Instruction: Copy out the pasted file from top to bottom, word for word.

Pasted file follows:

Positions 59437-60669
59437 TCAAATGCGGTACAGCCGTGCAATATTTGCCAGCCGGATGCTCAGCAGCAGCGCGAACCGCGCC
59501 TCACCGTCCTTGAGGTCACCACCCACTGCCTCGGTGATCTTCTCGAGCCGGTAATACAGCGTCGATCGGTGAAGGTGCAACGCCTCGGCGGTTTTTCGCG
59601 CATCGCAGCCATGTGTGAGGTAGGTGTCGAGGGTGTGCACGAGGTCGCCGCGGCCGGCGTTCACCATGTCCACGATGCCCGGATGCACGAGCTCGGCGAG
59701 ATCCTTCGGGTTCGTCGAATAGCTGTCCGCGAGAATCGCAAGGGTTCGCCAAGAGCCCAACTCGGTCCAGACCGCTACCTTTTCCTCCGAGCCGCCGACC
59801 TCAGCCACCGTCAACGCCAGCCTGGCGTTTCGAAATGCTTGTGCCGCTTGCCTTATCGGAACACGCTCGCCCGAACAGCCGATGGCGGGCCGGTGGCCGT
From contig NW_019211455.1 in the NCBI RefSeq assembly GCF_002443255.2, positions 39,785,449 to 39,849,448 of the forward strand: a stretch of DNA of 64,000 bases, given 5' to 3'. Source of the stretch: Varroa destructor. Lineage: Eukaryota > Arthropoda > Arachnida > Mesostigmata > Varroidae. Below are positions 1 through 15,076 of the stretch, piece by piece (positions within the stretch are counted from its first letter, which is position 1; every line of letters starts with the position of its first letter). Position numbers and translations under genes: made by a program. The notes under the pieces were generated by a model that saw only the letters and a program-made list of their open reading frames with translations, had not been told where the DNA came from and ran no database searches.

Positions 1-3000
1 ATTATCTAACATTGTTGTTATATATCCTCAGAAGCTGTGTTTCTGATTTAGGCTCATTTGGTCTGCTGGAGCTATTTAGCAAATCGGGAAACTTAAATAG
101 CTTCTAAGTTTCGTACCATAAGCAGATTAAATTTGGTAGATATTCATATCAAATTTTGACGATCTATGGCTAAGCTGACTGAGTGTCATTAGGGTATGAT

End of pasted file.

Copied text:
Positions 59437-60669
59437 TCAAATGCGGTACAGCCGTGCAATATTTGCCAGCCGGATGCTCAGCAGCAGCGCGAACCGCGCC
59501 TCACCGTCCTTGAGGTCACCACCCACTGCCTCGGTGATCTTCTCGAGCCGGTAATACAGCGTCGATCGGTGAAGGTGCAACGCCTCGGCGGTTTTTCGCG
59601 CATCGCAGCCATGTGTGAGGTAGGTGTCGAGGGTGTGCACGAGGTCGCCGCGGCCGGCGTTCACCATGTCCACGATGCCCGGATGCACGAGCTCGGCGAG
59701 ATCCTTCGGGTTCGTCGAATAGCTGTCCGCGAGAATCGCAAGGGTTCGCCAAGAGCCCAACTCGGTCCAGACCGCTACCTTTTCCTCCGAGCCGCCGACC
59801 TCAGCCACCGTCAACGCCAGCCTGGCGTTTCGAAATGCTTGTGCCGCTTGCCTTATCGGAACACGCTCGCCCGAACAGCCGATGGCGGGCCGGTGGCCGT
From contig NW_019211455.1 in the NCBI RefSeq assembly GCF_002443255.2, positions 39,785,449 to 39,849,448 of the forward strand: a stretch of DNA of 64,000 bases, given 5' to 3'. Source of the stretch: Varroa destructor. Lineage: Eukaryota > Arthropoda > Arachnida > Mesostigmata > Varroidae. Below are positions 1 through 15,076 of the stretch, piece by piece (positions within the stretch are counted from its first letter, which is position 1; every line of letters starts with the position of its first letter). Position numbers and translations under genes: made by a program. The notes under the pieces were generated by a model that saw only the letters and a program-made list of their open reading frames with translations, had not been told where the DNA came from and ran no database searches.

Positions 1-3000
1 ATTATCTAACATTGTTGTTATATATCCTCAGAAGCTGTGTTTCTGATTTAGGCTCATTTGGTCTGCTGGAGCTATTTAGCAAATCGGGAAACTTAAATAG
101 CTTCTAAGTTTCGTACCATAAGCAGATTAAATTTGGTAGATATTCATATCAAATTTTGACGATCTATGGCTAAGCTGACTGAGTGTCATTAGGGTATGAT